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Kirov Ballet - 'La Sylphide'

by Catherine Pawlick

October 29, 2004 -- Mariinsky Theatre, St. Petersburg

At first glance it is a typically balletic theme: the Scottish peasant James leaves his home and fiancée to chase an airborne sylph. In the process, he unintentionally kills her and loses his own life. The fundamental premise of the contradiction between spiritual ideals and grounded, human existence is timeless, and the Kirov’s production of “La Sylphide” upholds that tradition.

As the program notes: “First performed on March 12, 1832 on the stage of the Grand Opera de Paris, ‘La Sylphide’ marks the beginning of a glittering era in the art of ballet -- the epoch of romanticism.” That era upheld the main theme of romanticism, the discord between dreams and real life, which is the central focus in this ballet.

On Friday night, the cast featured the young and effervescent Evgenia Obratsova as the charming, fleeting Sylphide. Her weightless jetes, beautiful lines, and ear-to-ear grin kept James, danced by Vladimir Shklyapov, in her chase. Obratsova is the image of a baby ballerina, and definitely one to keep an eye on as she continues to mature in more dramatic roles. Here she fit right in as the ever-ebullient, evasive spirit of the air, the fair-haired image of unattainable feminine ideals and unreachable beauty. Even her soft, slow death evoked a being who bore no anger, only love or despair.

Shklyapov, for his part, offered crystal clear beats a la Bournonville in all of the petite allegro sequences. His James was bright-eyed and youthful, enchanted with the ephemeral sylph, and torn – but not too much so – between his fiancée at home and the promise of mystery at his window. Indeed, he found the decision to leave home and humanity for the promise of the unattainable an easy one, as he raced out the door.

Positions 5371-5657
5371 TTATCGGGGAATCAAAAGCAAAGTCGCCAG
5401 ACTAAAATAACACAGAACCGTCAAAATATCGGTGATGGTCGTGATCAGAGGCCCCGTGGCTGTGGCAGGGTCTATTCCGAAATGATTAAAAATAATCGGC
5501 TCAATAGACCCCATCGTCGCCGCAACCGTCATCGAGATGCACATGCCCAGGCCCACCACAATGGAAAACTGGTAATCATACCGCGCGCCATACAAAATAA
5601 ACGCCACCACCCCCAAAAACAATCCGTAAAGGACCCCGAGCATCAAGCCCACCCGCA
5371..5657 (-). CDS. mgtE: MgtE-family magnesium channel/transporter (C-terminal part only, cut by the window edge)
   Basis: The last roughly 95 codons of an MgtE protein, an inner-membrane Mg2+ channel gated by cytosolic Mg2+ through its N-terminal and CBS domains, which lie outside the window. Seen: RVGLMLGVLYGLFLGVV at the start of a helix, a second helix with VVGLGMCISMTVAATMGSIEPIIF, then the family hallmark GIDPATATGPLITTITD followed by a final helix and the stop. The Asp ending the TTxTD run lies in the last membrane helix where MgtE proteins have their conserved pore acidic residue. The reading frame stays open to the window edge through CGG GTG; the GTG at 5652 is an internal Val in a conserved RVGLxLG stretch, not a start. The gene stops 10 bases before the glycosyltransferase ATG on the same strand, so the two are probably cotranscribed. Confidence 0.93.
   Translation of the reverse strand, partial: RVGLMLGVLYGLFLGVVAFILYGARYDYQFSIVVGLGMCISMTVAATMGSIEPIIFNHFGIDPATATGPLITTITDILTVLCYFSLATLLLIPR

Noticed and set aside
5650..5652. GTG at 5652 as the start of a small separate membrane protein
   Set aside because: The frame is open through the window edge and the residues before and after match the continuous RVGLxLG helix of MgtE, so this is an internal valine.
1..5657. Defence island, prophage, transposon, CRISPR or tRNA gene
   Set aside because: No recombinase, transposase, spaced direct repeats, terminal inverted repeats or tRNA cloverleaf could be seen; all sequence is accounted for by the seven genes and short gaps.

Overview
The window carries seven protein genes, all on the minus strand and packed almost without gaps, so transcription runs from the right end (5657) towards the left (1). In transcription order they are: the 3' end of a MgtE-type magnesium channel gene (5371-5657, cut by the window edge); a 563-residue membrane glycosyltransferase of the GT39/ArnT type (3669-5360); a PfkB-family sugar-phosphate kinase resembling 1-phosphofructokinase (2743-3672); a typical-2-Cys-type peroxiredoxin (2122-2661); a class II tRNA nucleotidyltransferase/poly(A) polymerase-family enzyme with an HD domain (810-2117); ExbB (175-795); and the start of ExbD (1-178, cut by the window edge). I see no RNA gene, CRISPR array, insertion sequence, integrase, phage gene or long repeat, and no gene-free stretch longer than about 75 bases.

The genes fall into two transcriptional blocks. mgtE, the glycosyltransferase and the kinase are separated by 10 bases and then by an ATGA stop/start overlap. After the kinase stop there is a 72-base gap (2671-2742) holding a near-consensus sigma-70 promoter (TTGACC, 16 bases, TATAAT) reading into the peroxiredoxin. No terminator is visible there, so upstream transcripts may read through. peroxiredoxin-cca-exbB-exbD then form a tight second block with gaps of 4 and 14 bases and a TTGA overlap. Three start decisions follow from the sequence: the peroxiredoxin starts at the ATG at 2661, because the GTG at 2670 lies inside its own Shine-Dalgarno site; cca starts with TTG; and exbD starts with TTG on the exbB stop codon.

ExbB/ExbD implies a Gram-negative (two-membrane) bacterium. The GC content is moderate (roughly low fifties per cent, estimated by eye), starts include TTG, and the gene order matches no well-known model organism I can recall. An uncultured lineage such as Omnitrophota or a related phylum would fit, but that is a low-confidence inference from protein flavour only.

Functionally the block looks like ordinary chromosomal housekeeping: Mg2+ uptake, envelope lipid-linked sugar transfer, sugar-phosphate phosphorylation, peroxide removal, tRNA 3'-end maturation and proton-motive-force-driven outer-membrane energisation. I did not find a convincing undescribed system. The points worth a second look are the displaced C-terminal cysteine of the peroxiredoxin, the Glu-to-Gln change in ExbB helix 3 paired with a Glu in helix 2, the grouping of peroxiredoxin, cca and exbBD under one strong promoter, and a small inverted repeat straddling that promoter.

The lead Sylphide in the forest scene was danced by Yulia Bolshakova, easily recognizable for her slight frame, wide eyes, and mature carriage. Bolshakova danced Nikita in the Shades Scene from “La Bayadere” during the Vaganova School’s Graduation Performance on June 17. She was joined by fellow newcomers Maria Lebedeva, Olga Esina, and Irinia Idina.

It was easy to see why Bolshakova was the top of her class during the graduation performance, and no surprise she is already dancing soloist roles on the Kirov stage. Bolshakova’s ethereal qualities are expert. Her features suggest elements of both Olga Chenchikova and Altynai Assylmuratova – her neck is long, her back straight, her sternum held high. She has long limbs and beautiful feet, but strength as well. She is another baby ballerina on the horizon.

Alexander Polyanichko conducted.

Edited by Jeff.

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